World War I on Film
English Language Releases Through 2014
Paul M. Edwards
McFarland, Jefferson, North Carolina, 2016, 276 pages
Book Review published on: April 20, 2018
World War I on Film serves as a comprehensive movie guide that includes 298 movies released between 1909 and 2015 with subject matter that in some way pertains to World War I, a.k.a. the Great War. Following Paul Edwards’s preface, he effectively sets up the reader for the remainder of the book with two essays, “A Brief History of the Production of Films about World War I” and “An Introduction to the Films.” These two essays, twenty-three pages in length combined, serve as the ideal stepping off point for chapter 3, “The Films,” which provides a short synopsis of each of the aforementioned 298 movies listed alphabetically. The author also includes an appendix that lists the films chronologically based on their release dates.
Edwards’s first essay provides fascinating insight of the production aspects of filming. In describing a four-pronged production method in analyzing these films, he offers tools that enable the viewer to ascertain the intent of the productions themselves. He notes that although the Great War’s impact in world history was profound, few films were actually produced in proportion to those concerning other historical events. He offers that the United States’ early isolationist stance and late entry into the war suppressed large production efforts. Additionally, the war years occurred during the early infancy of films that were still absent of sound. Of particular note, early flight generated a great deal of interest among Americans in the 1920s, and World War I was often used as a backdrop to whet the appetites for our country’s fascination with aviation.
Edwards provides an excellent breakdown of two aspects that were important to a film’s success: characters and authenticity. Regarding characters, he effectively walks us through the roles we may encounter while watching a war film, not necessarily confined to World War I. Such characters would include the hero and his or her attributes, as well as the loner, the underdog, and the hard-boiled. Edwards’s insight on authenticity is perhaps the strongest portion of his first essay, where he methodically explains the challenges of providing authentic combat footage, namely the bulky size of the film equipment required at that time. He also explains that staged or reenacted filming, such as in The Battle of the Somme, can actually produce more realistic results due to the added flexibility of the cameraman’s positioning.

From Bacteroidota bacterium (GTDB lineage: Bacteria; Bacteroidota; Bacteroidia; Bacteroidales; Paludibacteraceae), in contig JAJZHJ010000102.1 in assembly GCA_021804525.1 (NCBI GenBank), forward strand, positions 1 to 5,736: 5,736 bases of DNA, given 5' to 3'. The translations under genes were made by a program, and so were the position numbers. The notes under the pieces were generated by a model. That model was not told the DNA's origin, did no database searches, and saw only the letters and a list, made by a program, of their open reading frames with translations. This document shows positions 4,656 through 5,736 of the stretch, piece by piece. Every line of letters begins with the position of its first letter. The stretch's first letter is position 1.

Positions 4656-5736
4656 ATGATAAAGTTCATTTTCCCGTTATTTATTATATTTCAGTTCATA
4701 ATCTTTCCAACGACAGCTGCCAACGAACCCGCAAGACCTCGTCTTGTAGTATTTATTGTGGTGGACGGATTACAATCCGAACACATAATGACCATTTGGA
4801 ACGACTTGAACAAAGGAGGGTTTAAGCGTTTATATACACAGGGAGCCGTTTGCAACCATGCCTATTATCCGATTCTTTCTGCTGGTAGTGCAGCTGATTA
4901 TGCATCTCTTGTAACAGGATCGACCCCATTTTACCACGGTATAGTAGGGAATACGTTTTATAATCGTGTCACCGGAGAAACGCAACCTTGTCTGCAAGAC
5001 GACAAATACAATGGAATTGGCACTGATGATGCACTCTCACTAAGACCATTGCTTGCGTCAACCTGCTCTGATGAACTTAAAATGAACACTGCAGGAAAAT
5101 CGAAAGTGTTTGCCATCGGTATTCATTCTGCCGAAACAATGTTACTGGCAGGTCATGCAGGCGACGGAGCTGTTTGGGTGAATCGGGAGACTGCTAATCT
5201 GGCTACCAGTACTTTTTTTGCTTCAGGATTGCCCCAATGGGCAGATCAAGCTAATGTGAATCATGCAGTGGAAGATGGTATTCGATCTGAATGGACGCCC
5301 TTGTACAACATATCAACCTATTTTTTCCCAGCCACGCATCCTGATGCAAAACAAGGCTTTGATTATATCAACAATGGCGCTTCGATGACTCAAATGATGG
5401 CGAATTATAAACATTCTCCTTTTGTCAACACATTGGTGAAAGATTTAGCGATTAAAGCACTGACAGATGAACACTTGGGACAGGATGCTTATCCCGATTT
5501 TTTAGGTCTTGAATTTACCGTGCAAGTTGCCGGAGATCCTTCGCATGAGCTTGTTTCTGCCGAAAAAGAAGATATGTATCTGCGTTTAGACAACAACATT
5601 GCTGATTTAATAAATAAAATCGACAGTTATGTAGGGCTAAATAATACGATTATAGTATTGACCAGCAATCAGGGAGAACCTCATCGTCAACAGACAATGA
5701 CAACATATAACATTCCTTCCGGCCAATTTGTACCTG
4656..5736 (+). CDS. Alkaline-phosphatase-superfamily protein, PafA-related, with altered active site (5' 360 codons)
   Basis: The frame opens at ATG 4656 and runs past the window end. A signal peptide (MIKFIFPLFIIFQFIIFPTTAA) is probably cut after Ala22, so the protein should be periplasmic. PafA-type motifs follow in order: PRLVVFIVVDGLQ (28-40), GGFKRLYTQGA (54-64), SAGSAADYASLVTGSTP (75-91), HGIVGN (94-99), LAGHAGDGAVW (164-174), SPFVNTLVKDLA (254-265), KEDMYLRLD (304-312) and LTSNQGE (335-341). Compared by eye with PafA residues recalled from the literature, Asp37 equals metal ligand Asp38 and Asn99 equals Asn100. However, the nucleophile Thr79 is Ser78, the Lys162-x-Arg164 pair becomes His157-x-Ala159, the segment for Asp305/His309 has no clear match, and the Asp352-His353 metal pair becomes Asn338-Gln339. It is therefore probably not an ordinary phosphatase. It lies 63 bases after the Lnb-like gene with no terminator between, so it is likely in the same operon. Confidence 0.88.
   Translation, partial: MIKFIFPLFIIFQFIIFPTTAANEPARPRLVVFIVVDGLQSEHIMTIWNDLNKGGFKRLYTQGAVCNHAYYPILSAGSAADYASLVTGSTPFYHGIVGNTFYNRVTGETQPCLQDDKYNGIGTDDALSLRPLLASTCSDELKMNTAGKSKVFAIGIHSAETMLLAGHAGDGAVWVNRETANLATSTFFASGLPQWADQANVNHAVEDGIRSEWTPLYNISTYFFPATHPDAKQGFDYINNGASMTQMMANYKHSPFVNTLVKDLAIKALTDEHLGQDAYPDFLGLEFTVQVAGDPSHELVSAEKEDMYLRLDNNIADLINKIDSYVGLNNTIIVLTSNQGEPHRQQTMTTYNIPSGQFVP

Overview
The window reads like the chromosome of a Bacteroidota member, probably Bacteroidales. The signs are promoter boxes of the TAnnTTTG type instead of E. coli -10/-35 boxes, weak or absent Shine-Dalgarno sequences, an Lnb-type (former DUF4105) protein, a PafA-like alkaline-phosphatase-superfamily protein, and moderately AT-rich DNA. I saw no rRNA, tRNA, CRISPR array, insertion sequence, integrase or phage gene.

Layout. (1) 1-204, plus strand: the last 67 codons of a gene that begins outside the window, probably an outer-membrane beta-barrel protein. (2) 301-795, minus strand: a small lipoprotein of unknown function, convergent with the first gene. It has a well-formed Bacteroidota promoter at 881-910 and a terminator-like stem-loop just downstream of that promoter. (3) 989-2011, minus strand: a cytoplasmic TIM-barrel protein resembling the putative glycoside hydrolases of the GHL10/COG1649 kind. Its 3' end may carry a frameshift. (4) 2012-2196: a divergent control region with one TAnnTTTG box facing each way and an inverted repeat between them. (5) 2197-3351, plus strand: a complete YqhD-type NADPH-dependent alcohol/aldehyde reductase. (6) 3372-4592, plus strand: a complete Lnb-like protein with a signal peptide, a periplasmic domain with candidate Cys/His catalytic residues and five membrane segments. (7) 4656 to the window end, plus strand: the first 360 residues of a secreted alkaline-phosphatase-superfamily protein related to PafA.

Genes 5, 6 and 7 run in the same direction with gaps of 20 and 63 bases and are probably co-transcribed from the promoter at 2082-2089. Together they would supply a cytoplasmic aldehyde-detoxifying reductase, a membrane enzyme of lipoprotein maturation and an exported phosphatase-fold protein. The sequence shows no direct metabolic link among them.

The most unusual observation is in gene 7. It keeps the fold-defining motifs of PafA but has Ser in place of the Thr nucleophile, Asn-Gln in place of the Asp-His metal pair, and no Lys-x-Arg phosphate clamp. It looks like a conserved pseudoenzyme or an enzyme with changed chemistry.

Edwards’s second essay provides the keys for using the film guide. He noted that the guide was by no means all-inclusive due to the disappearance and lack of reviews of some films. In addition, he explains that his threshold for inclusion into the guide is that a film must include combat scenes and the characters portrayed must be directly affected by the war. Simply the fact that a movie references a character as a World War I veteran in the abstract does not suffice, such as in The Stolen Ranch. Edwards’s most fascinating assessment of the selected movies is its level of military correlation, where he attempts to evaluate a film based on the merits of better understanding the events and outcomes of World War I. One example of Edwards’s grading includes “Spotty,” where “War is an important part of the story, but distorts and or exaggerates to the point of misdirection.” Edwards includes “bloopers” that he has discovered, which is of interest to any war movie buff. For example, in Sergeant York, Gary Cooper is filmed using an M1903 Springfield, although York in all likelihood would’ve been assigned an M1917 rifle.
This book provides a great amount of information regarding World War I movies and provides some fresh perspectives. The author’s work would certainly be of interest to World War I enthusiasts as well as war movie buffs. Although much of the information can already be gleaned from internet movie websites such as the Internet Movie Database (IMDb), his military correlation classification with accompanying comments serves as a fresh look at the individual movies. Additionally, his explanations of the political landscape and the challenges in the movie industry at the time provide adroit perspective.
Book Review written by: Steven C. Wiegers, U.S. Army, Retired, Fort Leavenworth, Kansas